Some small insects live only a matter of hours or days at best, and somehow I think that they have an experience of having lived a life that is just as full as ours. While I’ve never been a small insect to my knowledge, I imagine that they are quite content with the time they live, and at some cosmic level, it is the perfect amount of time.

Trusting that each component of our lives (tangible or not) exists in exactly the perfect amount has begun to allow me to relax into what some authors call the “suchness” of what is in our lives. This certainly helps in dealing with the challenges of daily life in Kingston!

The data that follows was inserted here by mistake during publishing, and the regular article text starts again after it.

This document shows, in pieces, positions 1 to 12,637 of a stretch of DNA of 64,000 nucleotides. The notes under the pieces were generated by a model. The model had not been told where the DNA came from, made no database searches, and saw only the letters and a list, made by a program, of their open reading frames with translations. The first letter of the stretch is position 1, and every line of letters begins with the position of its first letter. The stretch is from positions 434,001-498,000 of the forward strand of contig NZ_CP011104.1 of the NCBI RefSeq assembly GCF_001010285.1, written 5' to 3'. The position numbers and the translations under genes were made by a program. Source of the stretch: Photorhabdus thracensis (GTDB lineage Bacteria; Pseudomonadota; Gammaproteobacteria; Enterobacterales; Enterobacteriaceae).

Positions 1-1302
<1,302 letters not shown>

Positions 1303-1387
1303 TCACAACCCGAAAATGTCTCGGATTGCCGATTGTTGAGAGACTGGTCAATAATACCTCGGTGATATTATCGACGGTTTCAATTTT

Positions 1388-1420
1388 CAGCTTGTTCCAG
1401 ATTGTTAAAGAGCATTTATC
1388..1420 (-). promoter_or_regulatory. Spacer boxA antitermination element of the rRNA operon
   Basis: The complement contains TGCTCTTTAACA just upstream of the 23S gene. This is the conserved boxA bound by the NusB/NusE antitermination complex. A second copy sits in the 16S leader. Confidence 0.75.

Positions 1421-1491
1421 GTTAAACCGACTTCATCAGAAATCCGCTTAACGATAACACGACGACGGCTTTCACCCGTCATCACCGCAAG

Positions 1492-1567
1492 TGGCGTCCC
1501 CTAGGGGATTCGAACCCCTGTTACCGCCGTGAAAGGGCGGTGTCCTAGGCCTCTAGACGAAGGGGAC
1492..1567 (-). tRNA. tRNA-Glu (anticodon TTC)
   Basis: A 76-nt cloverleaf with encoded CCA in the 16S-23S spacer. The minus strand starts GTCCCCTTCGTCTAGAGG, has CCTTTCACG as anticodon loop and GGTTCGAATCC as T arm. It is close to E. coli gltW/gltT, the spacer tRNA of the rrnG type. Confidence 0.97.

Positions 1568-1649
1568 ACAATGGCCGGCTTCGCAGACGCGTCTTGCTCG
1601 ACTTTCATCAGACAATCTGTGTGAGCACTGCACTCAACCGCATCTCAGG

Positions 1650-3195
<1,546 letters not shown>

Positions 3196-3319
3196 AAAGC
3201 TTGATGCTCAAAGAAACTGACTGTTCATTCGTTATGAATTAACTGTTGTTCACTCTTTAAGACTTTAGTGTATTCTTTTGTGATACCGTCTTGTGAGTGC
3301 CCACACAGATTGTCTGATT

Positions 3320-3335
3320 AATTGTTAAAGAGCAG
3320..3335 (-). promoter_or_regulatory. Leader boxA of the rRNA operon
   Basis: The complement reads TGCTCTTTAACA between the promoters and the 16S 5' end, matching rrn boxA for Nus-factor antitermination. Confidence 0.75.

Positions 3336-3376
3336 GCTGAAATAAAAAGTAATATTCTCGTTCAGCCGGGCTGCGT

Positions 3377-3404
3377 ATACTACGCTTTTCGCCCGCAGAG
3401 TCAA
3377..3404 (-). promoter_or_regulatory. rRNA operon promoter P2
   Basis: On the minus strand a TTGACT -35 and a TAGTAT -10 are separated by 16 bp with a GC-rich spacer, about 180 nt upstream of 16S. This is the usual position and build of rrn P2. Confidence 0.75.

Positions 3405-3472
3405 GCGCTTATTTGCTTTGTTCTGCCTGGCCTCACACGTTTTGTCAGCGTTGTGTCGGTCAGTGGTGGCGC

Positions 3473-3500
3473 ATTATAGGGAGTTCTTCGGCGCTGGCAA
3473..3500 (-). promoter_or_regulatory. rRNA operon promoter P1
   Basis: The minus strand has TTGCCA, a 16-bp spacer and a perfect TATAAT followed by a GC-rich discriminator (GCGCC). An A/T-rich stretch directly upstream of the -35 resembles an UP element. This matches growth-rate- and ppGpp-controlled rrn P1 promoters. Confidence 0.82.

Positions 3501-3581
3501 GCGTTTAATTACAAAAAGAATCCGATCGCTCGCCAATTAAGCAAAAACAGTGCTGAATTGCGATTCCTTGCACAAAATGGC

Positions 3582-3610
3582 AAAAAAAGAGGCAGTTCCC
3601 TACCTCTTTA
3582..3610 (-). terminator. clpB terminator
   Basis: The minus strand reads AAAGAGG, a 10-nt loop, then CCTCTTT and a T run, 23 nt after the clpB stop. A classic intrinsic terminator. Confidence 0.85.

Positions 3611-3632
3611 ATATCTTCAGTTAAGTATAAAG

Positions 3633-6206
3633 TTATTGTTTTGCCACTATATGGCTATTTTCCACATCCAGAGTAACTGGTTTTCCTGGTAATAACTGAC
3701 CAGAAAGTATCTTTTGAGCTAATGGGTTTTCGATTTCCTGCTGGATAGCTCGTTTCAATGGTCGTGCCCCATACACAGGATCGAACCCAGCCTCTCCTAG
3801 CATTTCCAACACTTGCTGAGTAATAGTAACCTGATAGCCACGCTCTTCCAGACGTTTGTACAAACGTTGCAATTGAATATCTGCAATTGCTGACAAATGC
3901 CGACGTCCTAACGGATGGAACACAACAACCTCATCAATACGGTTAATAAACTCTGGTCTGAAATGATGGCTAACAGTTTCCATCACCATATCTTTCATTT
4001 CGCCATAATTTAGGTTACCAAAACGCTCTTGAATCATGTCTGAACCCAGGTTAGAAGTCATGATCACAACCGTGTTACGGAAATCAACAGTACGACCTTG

In Scarcity There is Abundance
The word “lack” is one that is troublesome, and the way we use it seems to create its own mischief.

Is there a lack of fresh water in the ocean? It depends on who is asking the question, and the concern depends on how the word is being used. To a human seeking to find drinking water on a desert island, there would certainly seem to be a lack. To an animal that needs salt water to survive, it would not (I suppose.)

Is there a lack of fresh water in the desert? It also depends on who (or what) is doing the asking.

The fact is that the concept of “lack” occurs inside of a context of “wanting more.” This is quite different from accepting the current amount as perfect and complete, exactly the way they are.

How about scarcity?

The word scarcity can be taken to mean the same as “lack.” At other times, scarcity can be used to denote some reality, or near-reality, such as “there is a scarcity of one kind of fish in the sea, relative to the total number of fish.”

But, scarcity is mostly a relative concept.